Guide to Trading Precious Metals Part 2

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In the first part of our guide to precious metals, we looked at the most commonly-traded one – gold. However, it’s not the only metal that currency traders like to dabble in, and today we’re going to look at two more – silver and platinum – that behave differently to gold in terms of price action and volatility, but can be just as profitable or even more so when you get it right.


While the value of gold very much depends on its status as a store of value in times of unrest or economic stress, the value of silver is tied just as much to its role as an industrial metal as it is to its status as a store of value.

So, although silver will often mirror the price action of gold, supply and demand factors can also affect its value. There are several recent events, for example, that have affected the level of demand for silver:

The advent of the digital camera has meant that the demand for silver-based photographic film has fallen through the floor.

The huge increase in demand for silver, used for connectors and bearings in consumer electronic devices, medical products, and industrial items from the emerging market economies in the East.

Silver’s use in batteries, superconductor applications and microcircuit markets.
It’s unclear whether (or to what extent) these developments will affect overall noninvestment demand for silver. One fact remains; silver’s price is affected by its applications and is not just used in fashion or as a store of value. (Find out how everyday items you use can affect your investments in Commodities That Move The Markets.)


The third most traded precious metal after gold and silver, platinum is usually worth more than gold except in times of market and geopolitical instability, simply because it is much rarer. However, there are other factors that can affect the price of platinum, as it is like silver considered an industrial metal. The biggest demand for it is for the catalytic converters used to reduce emissions from cars. Aside from this, most of the rest of the demand for it comes from jewellery, while petrol and chemical refineries and the computer industry are responsible for the rest of the demand.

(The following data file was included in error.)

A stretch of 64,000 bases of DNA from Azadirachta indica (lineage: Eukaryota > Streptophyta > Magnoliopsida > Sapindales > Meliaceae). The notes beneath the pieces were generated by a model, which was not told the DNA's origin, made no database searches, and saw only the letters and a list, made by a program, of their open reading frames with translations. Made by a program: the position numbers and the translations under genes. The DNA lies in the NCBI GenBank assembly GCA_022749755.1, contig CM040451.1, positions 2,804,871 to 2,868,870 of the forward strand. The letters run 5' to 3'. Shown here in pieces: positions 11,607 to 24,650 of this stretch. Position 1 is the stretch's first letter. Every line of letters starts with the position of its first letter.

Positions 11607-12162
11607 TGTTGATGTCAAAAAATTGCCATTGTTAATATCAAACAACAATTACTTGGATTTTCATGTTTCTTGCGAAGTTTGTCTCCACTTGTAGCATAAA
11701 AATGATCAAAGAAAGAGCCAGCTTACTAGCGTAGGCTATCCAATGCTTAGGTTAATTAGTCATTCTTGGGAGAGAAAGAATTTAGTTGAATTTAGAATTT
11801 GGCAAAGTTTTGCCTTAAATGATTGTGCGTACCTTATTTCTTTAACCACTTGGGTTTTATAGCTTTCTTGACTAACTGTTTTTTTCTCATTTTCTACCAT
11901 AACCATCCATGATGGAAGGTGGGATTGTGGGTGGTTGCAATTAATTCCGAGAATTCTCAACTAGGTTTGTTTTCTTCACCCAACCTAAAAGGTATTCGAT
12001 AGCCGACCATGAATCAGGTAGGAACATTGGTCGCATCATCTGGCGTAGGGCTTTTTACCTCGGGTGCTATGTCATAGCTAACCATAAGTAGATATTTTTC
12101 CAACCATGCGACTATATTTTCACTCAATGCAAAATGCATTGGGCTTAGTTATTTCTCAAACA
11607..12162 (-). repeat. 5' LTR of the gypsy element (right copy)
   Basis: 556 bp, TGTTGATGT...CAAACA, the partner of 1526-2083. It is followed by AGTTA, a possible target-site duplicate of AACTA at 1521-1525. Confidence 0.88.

Due to the auto industry’s heavy reliance on platinum, auto sales and production numbers can be a big influence on prices, as are ‘clean air’ regulations that demand that all cars have to include catalytic converters as standard. Because most of the platinum mines are concentrated in Russia and South Africa, this creates the potential for OPEC-style price manipulation to support or even raise platinum prices.

However, demand for platinum has been reduced by the increased use of recycled catalytic converters, and also the increased use of palladium, which has similar properties and tends to be cheaper. For these reasons, platinum is the most volatile of the precious metals – and therefore one of the most interesting from a currency trading point of view.